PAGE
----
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Perfecting Form: The Male Nude in the 1800s
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Perfecting Form: The Male Nude in the 1800s  

In the realm of art, depictions of the male nude are not merely a subject of study; they also offer a glimpse into how artists honed their skills in rendering anatomy, proportion, and the play of light and shadow.

Standing Male Nude by DegasDuring their training, European artists drew from live models or followed a long tradition of copying Ancient Greek and Roman sculptures and objects. These representations of idealized, heavily muscled male bodies came to be known as the “classical style,” becoming the pinnacle of artistic practice through the late 1800s. Many of the muscular figures represent power, strength, and moral excellence.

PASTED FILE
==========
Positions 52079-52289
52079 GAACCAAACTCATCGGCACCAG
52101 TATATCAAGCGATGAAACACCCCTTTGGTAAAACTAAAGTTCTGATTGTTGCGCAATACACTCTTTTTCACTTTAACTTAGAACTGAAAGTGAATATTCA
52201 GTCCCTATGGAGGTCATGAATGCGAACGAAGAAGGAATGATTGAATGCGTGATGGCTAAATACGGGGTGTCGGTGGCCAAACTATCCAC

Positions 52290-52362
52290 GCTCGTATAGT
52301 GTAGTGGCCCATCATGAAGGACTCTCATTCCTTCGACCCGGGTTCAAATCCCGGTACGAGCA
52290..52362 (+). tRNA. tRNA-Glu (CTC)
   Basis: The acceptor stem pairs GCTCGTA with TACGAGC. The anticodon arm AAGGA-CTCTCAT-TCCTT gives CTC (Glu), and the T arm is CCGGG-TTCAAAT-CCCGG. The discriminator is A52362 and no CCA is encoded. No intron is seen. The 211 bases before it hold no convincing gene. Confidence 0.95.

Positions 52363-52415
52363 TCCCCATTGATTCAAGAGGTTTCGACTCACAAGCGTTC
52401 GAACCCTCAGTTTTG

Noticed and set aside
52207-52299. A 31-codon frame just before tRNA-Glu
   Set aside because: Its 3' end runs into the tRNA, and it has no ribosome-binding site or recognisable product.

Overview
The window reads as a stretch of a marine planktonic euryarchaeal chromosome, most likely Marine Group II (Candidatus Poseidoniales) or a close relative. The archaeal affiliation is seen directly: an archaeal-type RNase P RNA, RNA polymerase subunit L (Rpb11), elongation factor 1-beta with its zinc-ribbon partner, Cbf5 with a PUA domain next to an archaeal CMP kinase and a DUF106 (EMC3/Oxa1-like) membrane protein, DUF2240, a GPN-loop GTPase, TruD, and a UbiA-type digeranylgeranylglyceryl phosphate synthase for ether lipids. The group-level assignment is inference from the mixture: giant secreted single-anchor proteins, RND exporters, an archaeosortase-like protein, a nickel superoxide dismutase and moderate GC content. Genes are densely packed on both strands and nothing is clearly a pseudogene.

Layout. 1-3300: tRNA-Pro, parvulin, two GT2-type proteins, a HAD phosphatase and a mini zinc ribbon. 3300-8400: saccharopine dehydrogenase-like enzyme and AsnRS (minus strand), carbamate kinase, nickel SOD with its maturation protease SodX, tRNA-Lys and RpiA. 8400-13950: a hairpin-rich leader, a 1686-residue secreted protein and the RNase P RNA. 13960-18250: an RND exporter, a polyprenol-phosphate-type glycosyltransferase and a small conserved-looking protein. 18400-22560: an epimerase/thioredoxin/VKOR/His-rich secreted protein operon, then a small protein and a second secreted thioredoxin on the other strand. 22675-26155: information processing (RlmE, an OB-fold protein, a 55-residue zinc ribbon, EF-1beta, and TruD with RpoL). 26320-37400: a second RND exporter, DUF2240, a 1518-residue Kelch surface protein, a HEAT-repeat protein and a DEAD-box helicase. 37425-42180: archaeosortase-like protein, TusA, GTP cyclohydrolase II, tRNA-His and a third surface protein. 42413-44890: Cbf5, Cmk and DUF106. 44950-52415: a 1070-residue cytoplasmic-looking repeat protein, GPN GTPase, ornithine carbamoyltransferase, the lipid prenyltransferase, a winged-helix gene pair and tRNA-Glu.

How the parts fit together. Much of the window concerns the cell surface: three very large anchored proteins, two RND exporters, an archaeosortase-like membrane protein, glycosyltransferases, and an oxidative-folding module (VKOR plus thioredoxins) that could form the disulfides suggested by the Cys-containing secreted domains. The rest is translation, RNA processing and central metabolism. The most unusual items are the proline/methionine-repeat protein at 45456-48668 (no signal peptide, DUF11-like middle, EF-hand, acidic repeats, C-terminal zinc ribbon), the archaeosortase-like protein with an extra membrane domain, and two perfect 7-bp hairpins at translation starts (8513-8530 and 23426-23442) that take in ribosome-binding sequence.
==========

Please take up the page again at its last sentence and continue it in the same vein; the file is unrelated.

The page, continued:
After their training, many artists continued these studies in their studios, sometimes in preparation for future paintings or sculptures and at other times as warm-up exercises. Collectors highly value these studies, as they offer a direct window into an artist’s creative process. The sketches and studies within this gallery show us many private moments captured for eternity.

Organized by the Nelson-Atkins Museum of Art 

Header & Bottom Right Image: Edgar Degas (French, 1834–1917), Standing Male Nude (recto), about 1857, Red chalk on paper, 18 x 12 inches. Gift of Mr. and Mrs. Milton McGreevy through the Westport Fund. F56-66/1
Auguste Rodin (French, 1840–1917) Study of a Seated Man (possibly for “Ugolino”), about 1874/1875, Wax, 14 1/2 x 9 3/8 x 7 1/2 inches. Purchase: William Rockhill Nelson Trust, 58-61